For Sunday December 3, 2017
First Sunday in Advent

Lectionary Readings (Revised Common Lectionary, Year B)

 

Isaiah 64:1–9
Psalm 80:1–7, 17–19
1 Corinthians 1:3–9
Mark 13:24–37

Over the four weeks of Advent, we are featuring writing by the inmates of the Santa Clara County jail. Chaplain Liz Milner, who has previously written for Journey with Jesus, works with both men and women inmates there. Over the past month, she and other volunteers have worked with the inmates in writing workshops, to reflect on themes of hope, waiting, and freedom. These are all issues that the inmates have a lot to say about, and a lot to teach us about. As Mary sings in the Magnificat, “he has lifted up the lowly.” This Advent we lift their words up to you, to illuminate and reflect on this beautiful season. Liz works for the non-profit www.cicministries.org that provides chaplaincy services in Santa Clara County, and can be reached at staffchaplain@cicministries.org.

Mark 13:28: "From the fig tree learn its lesson: as soon as its branch becomes tender and puts forth its leaves, you know that summer is near."

Psalm 80:19: "Restore us, O LORD God of hosts; let your face shine, that we may be saved."

From Liz: Advent is a time of hope. Hope for something that is promised by God and anticipated, but not yet fully realized and present. During the first Advent, as Mary became aware of the growing life within her, hope grew literally and figuratively. God grew, unseen, yet present. Mary’s swelling pregnancy suggested that the hope was well-founded and that God would indeed come.

Today, we wait with hope once more for God to be fully revealed in our lives, our communities, and our world. We hope for what we do not have, trusting that God’s promises will come to full term, and be born kicking and screaming into our darkness.

This is precious and requires us to pay attention to the signs of hope around us, as Jesus taught in Mark in this week's gospel.

The jails, places of darkness and fear, are brimming with hope in defiance of hopelessness. We worked with the inmates to write about that hope. The first step was to remember, acknowledge, and face where we have come from and where we are now. Then we looked ahead, with hope, to what we long for and what God has promised.

I invite you to listen to these words, from men and women who have lost almost everything, as they face their lives with courage, honesty, and hope. May the signs of summer stir hope and resilience in you this Advent.

 

By O

I am hopeful that people forgive

And give chances to those whom they hold grudges to.

And I hope that the world can become a better place for us all.

I am hopeful that everyone can see each others’ unique ways

And learn from one another.

 

Last but not least think positively, for the fruits

of that thought will sprout and blossom.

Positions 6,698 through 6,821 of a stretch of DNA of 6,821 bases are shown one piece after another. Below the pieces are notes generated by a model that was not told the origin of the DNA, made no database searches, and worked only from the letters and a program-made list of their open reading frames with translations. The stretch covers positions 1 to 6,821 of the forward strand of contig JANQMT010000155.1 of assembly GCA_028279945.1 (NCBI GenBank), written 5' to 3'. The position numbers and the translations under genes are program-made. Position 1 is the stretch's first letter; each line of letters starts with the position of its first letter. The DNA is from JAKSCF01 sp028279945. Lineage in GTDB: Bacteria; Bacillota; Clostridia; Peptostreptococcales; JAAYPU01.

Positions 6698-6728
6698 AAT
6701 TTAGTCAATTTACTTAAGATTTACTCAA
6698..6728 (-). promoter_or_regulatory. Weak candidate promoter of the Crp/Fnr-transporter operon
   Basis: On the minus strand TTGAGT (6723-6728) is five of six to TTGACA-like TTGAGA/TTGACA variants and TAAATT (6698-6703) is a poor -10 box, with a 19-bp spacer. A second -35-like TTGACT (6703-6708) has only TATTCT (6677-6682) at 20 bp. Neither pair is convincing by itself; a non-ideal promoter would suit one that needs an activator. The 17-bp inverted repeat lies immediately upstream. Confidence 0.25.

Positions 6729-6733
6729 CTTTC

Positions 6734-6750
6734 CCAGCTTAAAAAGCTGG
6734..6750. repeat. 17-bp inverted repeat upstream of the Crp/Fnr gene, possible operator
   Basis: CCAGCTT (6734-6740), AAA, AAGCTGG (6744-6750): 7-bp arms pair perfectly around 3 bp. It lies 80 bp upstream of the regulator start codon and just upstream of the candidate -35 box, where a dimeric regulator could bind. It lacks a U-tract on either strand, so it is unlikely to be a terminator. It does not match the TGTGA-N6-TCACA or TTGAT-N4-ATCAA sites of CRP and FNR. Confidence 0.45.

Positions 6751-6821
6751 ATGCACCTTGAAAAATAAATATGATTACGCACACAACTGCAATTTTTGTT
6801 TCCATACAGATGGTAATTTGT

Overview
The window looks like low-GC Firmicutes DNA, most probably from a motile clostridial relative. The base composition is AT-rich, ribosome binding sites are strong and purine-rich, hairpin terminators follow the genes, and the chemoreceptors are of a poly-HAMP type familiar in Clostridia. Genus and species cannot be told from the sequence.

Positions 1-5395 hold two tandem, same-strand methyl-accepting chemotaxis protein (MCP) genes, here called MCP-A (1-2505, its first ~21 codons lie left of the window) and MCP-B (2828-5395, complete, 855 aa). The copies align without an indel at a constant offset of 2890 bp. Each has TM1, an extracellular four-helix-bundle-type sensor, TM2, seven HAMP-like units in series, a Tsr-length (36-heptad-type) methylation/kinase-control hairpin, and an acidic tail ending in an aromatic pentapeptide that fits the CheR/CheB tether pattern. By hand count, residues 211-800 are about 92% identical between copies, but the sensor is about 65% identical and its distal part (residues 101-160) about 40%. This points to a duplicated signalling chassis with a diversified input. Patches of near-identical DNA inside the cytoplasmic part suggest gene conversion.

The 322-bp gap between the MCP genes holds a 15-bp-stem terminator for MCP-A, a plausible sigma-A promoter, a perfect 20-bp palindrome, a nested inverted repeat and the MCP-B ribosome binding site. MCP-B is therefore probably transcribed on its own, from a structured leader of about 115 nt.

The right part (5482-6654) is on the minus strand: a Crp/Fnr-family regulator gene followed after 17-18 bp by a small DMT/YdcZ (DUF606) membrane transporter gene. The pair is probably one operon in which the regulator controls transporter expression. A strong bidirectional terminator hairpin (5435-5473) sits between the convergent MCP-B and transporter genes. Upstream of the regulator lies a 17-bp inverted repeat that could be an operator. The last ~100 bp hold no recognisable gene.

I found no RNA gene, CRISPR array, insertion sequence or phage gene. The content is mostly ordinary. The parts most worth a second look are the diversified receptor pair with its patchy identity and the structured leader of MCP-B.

"Hope" by M, an inmate at the county jail.

By D

I am from the front yard.

I am from gunshots, running from cops.

I am from a broken home.

I am from a weed plant smokes that if you hit it you would choke.

I am from BBQs that end in fights and cops come and someone goes to jail tonight.

I am from where the fear of God is not number one.

I am from soups and beans were what we had and if you cried you got slapped.

I am from drug task kicking in the door.

I am from gunshots at our house, cops coming, someone hit.

 

But that’s not the end of my story…

 

I am to a loving wife.

I am to showing my wife that I am worth her love.

I am to being better than I was.

I am to God’s loving hands.

I am to never hurting my family again and making up for what I have done.

I am to better days where people see people for people not color or race and gangs see people not red or blue.

I am to the best I can be, not and until I meet God.

 

By T

I am from the dope stash hidden in my mom’s extra shoes.

I am from the empty fridge, the dope cooking on the stove.

I am from a drug-induced chaos, going from house to house.

I am from the pot plants in my step-dad’s closet,

that pungent smell that always made me sick.

I am from abuse and neglect, every man for himself

and only coming together when the sack’s empty.

I am from hiding it from the neighbors makes it okay.

I am from half-cooked spaghetti and crunchy mac-n- cheese.

I am from asking Daddy why Mama’s not moving.

I am from wondering if my teacher will see that bruise…

But that is not the end of my story…

 

I am to my engagement and knowing that I am okay now.

I am to looking past the dope pipe.

I am to telling my sisters that they don’t have to be scared anymore.

I am to putting everything off my back into God’s hands and stepping back.

I am to having a happy home

And everyone coming together as one soberly.

I am to believing that you don’t need drugs to be happy and okay/safe.

I am to being a strong, powerful woman... I show the world.

 

From Liz: Where are you from? Where are you heading?

As you journey through Advent with Jesus, be aware of how hope and hopelessness arise in you as you encounter stress, or difficult news and situations. How might the inmates’ words minister to you and give you hope?

IMAGE: The image this week was drawn by M, a woman in her 50s, incarcerated at the county jail. I asked her why this image symbolized hope for her. She has been through much in her life, and has experienced great suffering and loss. She said she loves the parable where Jesus describes the Kingdom of Heaven as a net that was thrown into the sea and caught many fish of every kind. She told me that if the net is going to have many fish of EVERY kind she thinks she will stand a chance of being in there! This gives her hope for heaven. Amen.